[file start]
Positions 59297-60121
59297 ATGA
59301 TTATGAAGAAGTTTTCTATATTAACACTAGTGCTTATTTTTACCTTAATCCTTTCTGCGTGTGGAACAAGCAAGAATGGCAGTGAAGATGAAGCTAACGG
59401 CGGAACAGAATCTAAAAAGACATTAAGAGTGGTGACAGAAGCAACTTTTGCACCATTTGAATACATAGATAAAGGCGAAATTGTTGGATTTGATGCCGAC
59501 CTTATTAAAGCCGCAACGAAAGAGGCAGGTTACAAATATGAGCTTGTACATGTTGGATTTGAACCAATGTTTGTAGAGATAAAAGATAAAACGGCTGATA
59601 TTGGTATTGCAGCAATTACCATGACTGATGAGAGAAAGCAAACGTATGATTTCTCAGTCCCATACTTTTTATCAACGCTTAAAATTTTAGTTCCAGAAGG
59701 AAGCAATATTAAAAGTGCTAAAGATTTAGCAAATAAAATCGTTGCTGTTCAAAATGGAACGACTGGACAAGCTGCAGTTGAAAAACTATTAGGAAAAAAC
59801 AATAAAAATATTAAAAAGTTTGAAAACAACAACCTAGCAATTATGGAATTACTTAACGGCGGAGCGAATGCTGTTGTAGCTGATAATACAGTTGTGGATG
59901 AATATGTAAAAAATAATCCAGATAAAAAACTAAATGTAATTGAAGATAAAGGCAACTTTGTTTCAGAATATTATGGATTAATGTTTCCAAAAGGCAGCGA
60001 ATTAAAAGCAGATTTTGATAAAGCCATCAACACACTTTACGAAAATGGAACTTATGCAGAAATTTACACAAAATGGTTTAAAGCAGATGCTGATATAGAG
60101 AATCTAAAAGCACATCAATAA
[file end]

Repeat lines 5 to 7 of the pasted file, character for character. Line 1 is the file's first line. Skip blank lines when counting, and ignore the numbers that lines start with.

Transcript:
59501 CTTATTAAAGCCGCAACGAAAGAGGCAGGTTACAAATATGAGCTTGTACATGTTGGATTTGAACCAATGTTTGTAGAGATAAAAGATAAAACGGCTGATA
59601 TTGGTATTGCAGCAATTACCATGACTGATGAGAGAAAGCAAACGTATGATTTCTCAGTCCCATACTTTTTATCAACGCTTAAAATTTTAGTTCCAGAAGG
59701 AAGCAATATTAAAAGTGCTAAAGATTTAGCAAATAAAATCGTTGCTGTTCAAAATGGAACGACTGGACAAGCTGCAGTTGAAAAACTATTAGGAAAAAAC